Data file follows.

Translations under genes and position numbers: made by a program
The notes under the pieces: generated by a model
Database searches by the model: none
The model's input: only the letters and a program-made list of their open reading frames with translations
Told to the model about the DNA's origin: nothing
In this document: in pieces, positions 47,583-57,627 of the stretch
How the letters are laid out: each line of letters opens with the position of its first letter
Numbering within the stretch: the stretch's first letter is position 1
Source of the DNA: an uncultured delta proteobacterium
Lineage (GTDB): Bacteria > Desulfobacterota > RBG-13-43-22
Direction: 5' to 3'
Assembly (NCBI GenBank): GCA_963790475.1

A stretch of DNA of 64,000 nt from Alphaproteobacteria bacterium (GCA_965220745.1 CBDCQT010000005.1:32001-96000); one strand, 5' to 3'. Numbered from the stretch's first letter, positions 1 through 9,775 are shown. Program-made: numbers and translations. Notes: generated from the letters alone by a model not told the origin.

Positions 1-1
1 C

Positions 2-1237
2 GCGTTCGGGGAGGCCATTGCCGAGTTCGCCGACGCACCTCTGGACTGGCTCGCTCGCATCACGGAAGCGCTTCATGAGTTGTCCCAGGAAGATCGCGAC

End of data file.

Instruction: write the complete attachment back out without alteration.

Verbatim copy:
Translations under genes and position numbers: made by a program
The notes under the pieces: generated by a model
Database searches by the model: none
The model's input: only the letters and a program-made list of their open reading frames with translations
Told to the model about the DNA's origin: nothing
In this document: in pieces, positions 47,583-57,627 of the stretch
How the letters are laid out: each line of letters opens with the position of its first letter
Numbering within the stretch: the stretch's first letter is position 1
Source of the DNA: an uncultured delta proteobacterium
Lineage (GTDB): Bacteria > Desulfobacterota > RBG-13-43-22
Direction: 5' to 3'
Assembly (NCBI GenBank): GCA_963790475.1

A stretch of DNA of 64,000 nt from Alphaproteobacteria bacterium (GCA_965220745.1 CBDCQT010000005.1:32001-96000); one strand, 5' to 3'. Numbered from the stretch's first letter, positions 1 through 9,775 are shown. Program-made: numbers and translations. Notes: generated from the letters alone by a model not told the origin.

Positions 1-1
1 C

Positions 2-1237
2 GCGTTCGGGGAGGCCATTGCCGAGTTCGCCGACGCACCTCTGGACTGGCTCGCTCGCATCACGGAAGCGCTTCATGAGTTGTCCCAGGAAGATCGCGAC